Image shows a spacewalker at the end of a 50-foot (17-meter) boom that's attached to the international space station's robotic arm, in position for repairing a damaged solar array. Discovery astronaut Scott Parazynski is due to perform this operation for real on Saturday.
Crew members venture outside space station to attempt dangerous repairs
Hoping to save a ripped space station solar wing, astronauts ventured outside Saturday for one of the most difficult and dangerous spacewalking repairs ever attempted.
NASA officials and the astronauts in orbit worked day and night to plan every detail of the momentous repair mission. The snagged panel must be fixed before space station construction can continue.
"Go out there and fix that thing for us," station commander Peggy Whitson said just before spacewalkers Scott Parazynski and Douglas Wheelock floated out of the hatch.
"We will," Wheelock responded.
The plan calls for perching Parazynski at the end of a 90-foot (27-meter) robotic arm and boom extension for a 45-minute ride to the damage site.
There, he will tinker with what amounts to a damaged electrical generator. The solar panel will be teeming with more than 100 volts of electricity, possibly as much as 160 volts.
To save the solar wing, Parazynski needs to clear whatever snagged the panels and caused the wing to tear in two places while it was being unfurled Tuesday. He will not know what he's up against until he sees the damage up close.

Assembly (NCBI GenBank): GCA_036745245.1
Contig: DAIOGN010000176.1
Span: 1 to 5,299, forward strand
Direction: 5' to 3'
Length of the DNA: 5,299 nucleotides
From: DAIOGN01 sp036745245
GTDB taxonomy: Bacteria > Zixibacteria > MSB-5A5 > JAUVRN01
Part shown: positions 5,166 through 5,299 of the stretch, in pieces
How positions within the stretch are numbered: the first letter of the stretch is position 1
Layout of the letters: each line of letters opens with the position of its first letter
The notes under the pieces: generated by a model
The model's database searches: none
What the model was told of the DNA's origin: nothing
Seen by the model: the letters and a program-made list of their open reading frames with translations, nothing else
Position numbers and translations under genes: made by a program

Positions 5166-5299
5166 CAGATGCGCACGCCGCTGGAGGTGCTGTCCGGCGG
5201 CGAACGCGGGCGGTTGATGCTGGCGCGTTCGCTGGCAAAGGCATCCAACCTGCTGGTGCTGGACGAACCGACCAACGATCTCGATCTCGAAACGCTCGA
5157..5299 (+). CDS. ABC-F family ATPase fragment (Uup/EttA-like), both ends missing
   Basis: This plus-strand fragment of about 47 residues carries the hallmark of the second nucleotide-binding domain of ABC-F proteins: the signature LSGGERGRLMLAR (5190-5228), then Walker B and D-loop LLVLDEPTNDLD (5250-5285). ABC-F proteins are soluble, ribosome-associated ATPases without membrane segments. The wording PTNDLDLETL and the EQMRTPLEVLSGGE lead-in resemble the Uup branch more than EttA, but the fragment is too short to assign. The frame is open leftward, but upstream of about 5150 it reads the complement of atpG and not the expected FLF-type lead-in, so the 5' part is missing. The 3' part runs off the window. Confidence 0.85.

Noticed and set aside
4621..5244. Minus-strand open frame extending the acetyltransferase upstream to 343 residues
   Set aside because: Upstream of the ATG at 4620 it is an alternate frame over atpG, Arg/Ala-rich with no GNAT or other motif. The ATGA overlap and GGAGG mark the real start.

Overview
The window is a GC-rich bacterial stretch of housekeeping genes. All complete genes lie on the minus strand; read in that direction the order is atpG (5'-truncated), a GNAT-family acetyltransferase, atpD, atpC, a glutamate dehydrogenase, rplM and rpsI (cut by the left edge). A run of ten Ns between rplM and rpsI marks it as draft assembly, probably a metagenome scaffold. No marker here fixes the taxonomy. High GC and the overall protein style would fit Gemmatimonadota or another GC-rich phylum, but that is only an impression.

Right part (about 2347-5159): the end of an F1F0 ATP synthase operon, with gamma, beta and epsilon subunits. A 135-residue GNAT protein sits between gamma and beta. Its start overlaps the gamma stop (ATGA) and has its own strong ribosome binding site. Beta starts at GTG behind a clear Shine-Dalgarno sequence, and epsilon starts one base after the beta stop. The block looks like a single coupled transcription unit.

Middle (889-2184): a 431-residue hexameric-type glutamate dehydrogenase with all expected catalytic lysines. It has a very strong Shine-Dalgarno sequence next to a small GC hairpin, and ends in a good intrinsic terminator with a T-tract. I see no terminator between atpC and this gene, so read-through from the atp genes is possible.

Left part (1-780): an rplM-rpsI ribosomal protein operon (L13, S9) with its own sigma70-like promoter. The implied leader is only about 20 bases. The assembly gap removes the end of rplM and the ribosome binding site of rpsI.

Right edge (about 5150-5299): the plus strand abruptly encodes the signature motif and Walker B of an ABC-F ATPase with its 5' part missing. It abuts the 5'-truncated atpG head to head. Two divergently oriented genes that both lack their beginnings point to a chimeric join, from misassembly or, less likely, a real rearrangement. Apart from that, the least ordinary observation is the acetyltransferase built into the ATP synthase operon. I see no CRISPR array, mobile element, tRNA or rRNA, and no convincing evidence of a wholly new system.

"We've collected a lot of video, a lot of still photography.
But nothing's going to be like the moment when Scott Parazynski actually puts his eyes on this area of interest, on this potential guidewire snarl," flight director Derek Hassmann said Friday.
As it is now, the wing poses a structural hazard for the international space station. The damage could worsen and the wing could become unstable, possibly forcing NASA to cut it loose and lose a vital power source for future laboratories.
Once Parazynski has cleared the snag -- possibly by moving the guidewire or cutting it and letting it wind up at the base of the tower -- he plans to install several homemade braces so astronauts can deploy the wing to its full 110 feet (33 meters). It is about 75 percent deployed now.
Astronauts made the braces from aluminum sheets and insulated tape aboard the linked shuttle-station complex.
Wheelock will be nearby to guide Parazynski and the astronauts operating the robotic arm. Italian astronaut Paolo Nespoli will choreograph the outing from inside the complex.
It will be Parazynski's fourth spacewalk this mission and the seventh of his 15-year astronaut career.
He and Wheelock will wear partial mittens over their gloves for extra protection. Wheelock pierced the outer layer of a glove near the end of Tuesday's spacewalk, the third time in less than a year that a spacewalker tore a glove on something sharp at the space station.